THE MESSAGE OF ARCTURUS

David Adler sat at the open window gazing contemplatively at the sea of
stars whose soft radiance filled the heavens. He was lonely. The stars
were his friends. Particularly one bright star whose steadfastness,
throughout his many night vigils, had arrested his attention. It seemed
to twinkle less than the others, seemed more remote and purer. It was
Arcturus.

To a lonely person, fretting under the peevish worries of life, the
contemplation of the stars brings a feeling of contentment that is often
akin to happiness. Beside this glorious panorama, with its background of
infinity and eternity, its colossal force, its sublime grandeur, the
ills of life seem trivial. And David, who had been lonely all his life,
would sit for hours upon each bright night, building castles along the
Milky Way and pouring out his soul to the stellar universe—particularly
to Arcturus, who had never failed him. Upon this night there was a faint
smile of amusement upon his face. He was thinking of the queer mission
that Mandelkern, his employer, had asked him to undertake that day.

Mandelkern was old and crabbed and ugly, but very rich, and when that
morning he had said to David, “I am thinking of marrying,” David felt an
almost uncontrollable desire to laugh. Then, in his wheezy voice,
Mandelkern had outlined his plan.

“The Shadchen has arranged it all. She is younger than I—oh, a great
many years younger, David—and she does not know me. We have only seen
each other once. Of course she is marrying me for my money, but I know
that when once we are married she will love me. But the trouble is,
David, that I cannot find out for myself, positively, whether she is the
kind of girl I want to marry. You see, if I were to go and see her
myself, she would be on her good behaviour all the time. They always
are. And I would not know, until after we were married, whether she is
amiable, dutiful, studious, modest—in short, whether she is just what a
girl should be. And then it would be too late. So I want you, like the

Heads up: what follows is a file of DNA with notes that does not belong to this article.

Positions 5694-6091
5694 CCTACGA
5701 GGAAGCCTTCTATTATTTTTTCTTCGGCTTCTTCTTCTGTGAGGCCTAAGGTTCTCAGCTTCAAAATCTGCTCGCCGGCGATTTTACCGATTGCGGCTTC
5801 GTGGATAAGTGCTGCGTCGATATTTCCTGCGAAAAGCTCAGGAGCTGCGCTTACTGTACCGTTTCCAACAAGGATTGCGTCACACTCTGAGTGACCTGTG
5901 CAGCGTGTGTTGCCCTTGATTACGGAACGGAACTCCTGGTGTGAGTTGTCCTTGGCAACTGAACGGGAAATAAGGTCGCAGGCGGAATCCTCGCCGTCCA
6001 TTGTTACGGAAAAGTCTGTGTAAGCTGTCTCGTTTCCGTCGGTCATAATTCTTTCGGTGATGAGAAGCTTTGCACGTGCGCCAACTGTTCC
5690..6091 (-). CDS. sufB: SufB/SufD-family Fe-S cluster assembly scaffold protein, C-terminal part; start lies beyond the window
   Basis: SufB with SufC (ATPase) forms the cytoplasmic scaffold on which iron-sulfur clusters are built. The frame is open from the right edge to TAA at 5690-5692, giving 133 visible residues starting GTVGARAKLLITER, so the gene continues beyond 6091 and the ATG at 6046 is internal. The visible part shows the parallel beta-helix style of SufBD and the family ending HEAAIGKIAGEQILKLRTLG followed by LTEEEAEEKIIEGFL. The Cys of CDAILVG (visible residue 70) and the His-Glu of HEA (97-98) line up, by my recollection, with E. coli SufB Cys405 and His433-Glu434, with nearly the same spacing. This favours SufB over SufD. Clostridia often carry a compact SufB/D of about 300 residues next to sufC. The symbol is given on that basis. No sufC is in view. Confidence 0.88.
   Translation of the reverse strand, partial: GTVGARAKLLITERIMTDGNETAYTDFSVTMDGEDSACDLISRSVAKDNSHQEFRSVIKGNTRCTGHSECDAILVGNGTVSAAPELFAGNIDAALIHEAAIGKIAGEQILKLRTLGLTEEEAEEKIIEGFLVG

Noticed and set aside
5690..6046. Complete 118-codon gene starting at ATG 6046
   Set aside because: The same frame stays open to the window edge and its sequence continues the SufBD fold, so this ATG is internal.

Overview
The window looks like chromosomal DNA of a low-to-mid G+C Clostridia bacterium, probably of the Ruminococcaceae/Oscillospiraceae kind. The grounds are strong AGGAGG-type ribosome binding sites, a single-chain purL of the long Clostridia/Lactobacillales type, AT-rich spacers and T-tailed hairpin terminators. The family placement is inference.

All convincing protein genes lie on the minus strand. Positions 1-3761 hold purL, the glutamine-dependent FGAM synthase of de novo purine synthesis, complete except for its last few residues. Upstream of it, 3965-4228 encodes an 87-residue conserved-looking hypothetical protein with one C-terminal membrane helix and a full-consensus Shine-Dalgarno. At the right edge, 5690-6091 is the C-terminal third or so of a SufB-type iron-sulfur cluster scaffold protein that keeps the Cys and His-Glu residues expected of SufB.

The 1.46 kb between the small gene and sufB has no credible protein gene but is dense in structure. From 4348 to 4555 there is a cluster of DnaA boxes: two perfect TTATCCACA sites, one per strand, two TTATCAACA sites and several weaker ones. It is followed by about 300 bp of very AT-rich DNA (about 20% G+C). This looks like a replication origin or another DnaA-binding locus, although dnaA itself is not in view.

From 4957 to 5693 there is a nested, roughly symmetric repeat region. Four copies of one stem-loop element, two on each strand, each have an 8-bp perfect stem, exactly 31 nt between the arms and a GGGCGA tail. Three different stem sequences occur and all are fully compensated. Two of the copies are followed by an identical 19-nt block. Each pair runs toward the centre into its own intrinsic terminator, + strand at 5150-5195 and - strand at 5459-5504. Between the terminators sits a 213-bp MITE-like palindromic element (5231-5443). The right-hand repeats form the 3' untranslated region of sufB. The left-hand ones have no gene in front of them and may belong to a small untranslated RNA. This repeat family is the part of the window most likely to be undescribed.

good David that you are, to see her—don’t you know?—and get acquainted
with her—don’t you know?—and er—question her—er—study her—don’t you
know?” David had promised to do what he could and they had shaken hands,
and the firm, hearty pressure of his employer’s grasp had told him, more
than words could convey, how terribly earnest he was in his curiosity.

By the light of the stars David now sat pondering over this droll
situation and smiling. And as he gazed at his friend Arcturus it seemed
to him, after all, a matter of the smallest moment whether Mandelkern
married the right girl or not—or married at all—or whether anybody
married—or lived—or died.

* * * * *

On the pretext of a trivial errand David set out to study the
personality and character of his employer’s chosen bride. The moment his
eyes fell upon her the pretext that he had selected fled from his mind.
In sheer bewilderment he stood looking at her. And when her face lit up
and she began to laugh merrily, David was ready to turn and run in his
embarrassment. He beheld a mere girl. She could not have been more than
eighteen or nineteen at the most, and, although her figure was mature,
her face and bearing were girlish. And she was exquisitely pretty. At
the very first impression it seemed to David that he perceived a cold
gleam in her eye that betokened sordidness or meanness, but in a
twinkling he perceived that he had been mistaken. A winsome sweetness
rested upon her lovely features. It was probably the unconscious memory
of Mandelkern that had given that momentary colour to his thoughts. And
now, even before he had completed his admiring inventory of her physical